A Bracknell mum has described the ‘terror’ of watching her five-your-old son with a genetic disorder endure sepsis, lung collapse and multiple surgeries.

Ryan Brissett can’t go near sources of fungi or bacteria like sawdust, cut grass or wet mud due to a rare condition called chronic granulomatous disorder, which prevents white blood cells functioning properly.

His mother Hannah Hunt, 27, has been searching for a blood stem cell donor since Ryan stopped breathing aged just seven-weeks and was rushed to intensive care, where his condition was discovered.

“It was horrendous, I’ve never been in anything like that in my life and to see my child, as a first-time parent, going to something like that is terrifying,” said Hannah, who had to take Ryan to intensive care for a second time last year.

Bracknell News: Ryan in hospitalRyan in hospital (Image: DKMS)

In his short life Ryan has experienced countless hospital visits and has been restricted in where he can go outside.

As his language skills have developed, he has begun asking questions about if and when he will get a donor, which Hannah feels powerless to answer.

“It’s very upsetting because sometimes he can be really sad about it. It can be overwhelming.

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“We live a completely different life to the normal family. We’re exposed to hospitals, medication and searching for donors, and it can have a massive strain on us.

“I would love to give him the answer that we all want him to have, but we don’t have a donor so we have to be careful and we hope that day comes when I can actually tell him that we’ve got one.”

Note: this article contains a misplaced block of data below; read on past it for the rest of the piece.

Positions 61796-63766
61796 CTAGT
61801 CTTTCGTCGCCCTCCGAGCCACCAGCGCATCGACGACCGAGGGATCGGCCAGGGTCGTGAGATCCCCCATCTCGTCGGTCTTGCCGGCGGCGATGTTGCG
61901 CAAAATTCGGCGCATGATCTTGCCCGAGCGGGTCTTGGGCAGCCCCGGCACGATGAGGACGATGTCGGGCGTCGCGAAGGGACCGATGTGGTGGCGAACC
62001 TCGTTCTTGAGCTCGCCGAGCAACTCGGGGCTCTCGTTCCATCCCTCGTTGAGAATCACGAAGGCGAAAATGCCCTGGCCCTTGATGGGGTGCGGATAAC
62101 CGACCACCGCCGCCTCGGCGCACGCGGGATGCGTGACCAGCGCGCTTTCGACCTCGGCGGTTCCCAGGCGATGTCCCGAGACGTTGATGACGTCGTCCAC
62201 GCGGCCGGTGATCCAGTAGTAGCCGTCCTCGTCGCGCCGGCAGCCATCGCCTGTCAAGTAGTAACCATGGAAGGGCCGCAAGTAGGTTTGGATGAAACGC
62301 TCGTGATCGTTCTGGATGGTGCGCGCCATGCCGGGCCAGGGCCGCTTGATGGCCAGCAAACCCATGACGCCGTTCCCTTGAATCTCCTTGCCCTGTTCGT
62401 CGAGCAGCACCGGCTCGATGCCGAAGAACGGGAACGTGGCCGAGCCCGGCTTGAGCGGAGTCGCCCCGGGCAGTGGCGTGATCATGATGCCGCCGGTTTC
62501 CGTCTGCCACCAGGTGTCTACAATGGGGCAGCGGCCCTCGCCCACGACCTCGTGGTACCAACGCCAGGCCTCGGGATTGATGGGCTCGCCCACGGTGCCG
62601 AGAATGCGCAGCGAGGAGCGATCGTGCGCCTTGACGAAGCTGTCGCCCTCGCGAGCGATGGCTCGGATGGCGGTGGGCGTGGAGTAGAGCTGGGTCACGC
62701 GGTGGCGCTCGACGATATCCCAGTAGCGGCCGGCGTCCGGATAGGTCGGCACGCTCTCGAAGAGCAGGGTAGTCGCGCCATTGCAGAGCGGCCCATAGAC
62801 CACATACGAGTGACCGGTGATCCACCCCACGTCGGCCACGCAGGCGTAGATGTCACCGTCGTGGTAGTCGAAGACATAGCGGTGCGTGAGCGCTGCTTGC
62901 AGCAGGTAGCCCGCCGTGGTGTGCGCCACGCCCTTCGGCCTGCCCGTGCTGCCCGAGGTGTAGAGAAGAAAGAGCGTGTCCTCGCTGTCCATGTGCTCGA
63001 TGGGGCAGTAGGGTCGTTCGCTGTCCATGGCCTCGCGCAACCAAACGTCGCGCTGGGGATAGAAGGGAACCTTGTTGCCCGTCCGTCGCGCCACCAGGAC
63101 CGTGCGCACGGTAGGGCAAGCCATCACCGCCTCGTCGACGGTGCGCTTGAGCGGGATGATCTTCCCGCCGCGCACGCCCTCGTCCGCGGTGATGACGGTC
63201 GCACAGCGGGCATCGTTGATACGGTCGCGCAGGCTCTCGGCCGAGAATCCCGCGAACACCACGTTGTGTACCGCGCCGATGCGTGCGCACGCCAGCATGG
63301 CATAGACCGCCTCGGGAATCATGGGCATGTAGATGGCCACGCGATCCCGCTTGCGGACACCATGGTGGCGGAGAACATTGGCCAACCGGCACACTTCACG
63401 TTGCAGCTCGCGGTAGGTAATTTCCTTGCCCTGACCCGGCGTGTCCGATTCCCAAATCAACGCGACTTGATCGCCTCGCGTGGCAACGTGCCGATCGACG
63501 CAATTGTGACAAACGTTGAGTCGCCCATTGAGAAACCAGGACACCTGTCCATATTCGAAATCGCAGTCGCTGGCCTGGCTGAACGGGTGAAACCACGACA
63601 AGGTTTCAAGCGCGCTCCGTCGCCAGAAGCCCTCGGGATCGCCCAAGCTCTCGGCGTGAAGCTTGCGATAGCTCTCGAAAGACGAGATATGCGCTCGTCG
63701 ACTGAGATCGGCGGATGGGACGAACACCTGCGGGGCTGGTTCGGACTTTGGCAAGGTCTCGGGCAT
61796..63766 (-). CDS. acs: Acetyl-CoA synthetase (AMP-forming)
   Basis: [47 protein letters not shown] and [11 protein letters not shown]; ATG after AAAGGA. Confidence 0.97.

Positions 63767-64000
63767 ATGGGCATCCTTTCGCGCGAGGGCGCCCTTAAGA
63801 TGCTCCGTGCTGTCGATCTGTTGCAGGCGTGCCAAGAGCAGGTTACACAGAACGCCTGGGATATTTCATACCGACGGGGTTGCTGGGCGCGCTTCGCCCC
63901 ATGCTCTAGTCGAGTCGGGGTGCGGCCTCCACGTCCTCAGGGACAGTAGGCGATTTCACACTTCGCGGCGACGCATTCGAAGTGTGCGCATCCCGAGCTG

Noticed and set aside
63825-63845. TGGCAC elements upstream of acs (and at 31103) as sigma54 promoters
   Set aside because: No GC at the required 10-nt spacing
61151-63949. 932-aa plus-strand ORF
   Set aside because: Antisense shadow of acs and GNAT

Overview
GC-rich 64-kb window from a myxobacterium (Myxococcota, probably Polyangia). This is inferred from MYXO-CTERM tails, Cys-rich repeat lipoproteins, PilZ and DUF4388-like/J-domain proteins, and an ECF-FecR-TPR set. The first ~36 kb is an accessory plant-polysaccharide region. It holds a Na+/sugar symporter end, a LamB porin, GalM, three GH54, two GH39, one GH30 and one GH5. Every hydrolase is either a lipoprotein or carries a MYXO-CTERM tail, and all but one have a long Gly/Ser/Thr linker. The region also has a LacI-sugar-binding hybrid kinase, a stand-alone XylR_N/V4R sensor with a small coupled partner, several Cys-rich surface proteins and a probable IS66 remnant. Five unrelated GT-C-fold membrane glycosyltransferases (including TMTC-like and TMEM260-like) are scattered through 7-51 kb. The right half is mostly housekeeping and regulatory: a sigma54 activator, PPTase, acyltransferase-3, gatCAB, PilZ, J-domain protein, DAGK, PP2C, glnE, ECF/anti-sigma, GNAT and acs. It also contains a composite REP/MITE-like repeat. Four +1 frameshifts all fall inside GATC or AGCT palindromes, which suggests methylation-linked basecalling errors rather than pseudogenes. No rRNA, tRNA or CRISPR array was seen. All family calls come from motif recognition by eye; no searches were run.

“Life would be very different for us. It will be like a second chance at life.”

Bracknell News: Ryan and his mum HannahRyan and his mum Hannah (Image: DKMS)

Only one in three patients in need of a blood stem cell donor, which includes children like Ryan or people with blood cancer, will find a matching donor within their family, according to the charity DKMS.

That means 66 per cent of patients have to rely on the generosity of strangers registering with charities.

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But registrations are down 50 per cent compared with pre-pandemic numbers, according to the charity.

Bracknell News: Ryan in his favourite football shirtRyan in his favourite football shirt (Image: DKMS)

Donors from minority ethnic backgrounds make up 13.1 per cent of the UK stem cell register, meaning it is even more difficult for people like Ryan to find a donor because ethnicity can determine whether stem cells are a match, according to DKMS.

If you’re 17 – 55, in general good health, and would like to be a donor, you can take the first step by going to dkms.org.uk to register.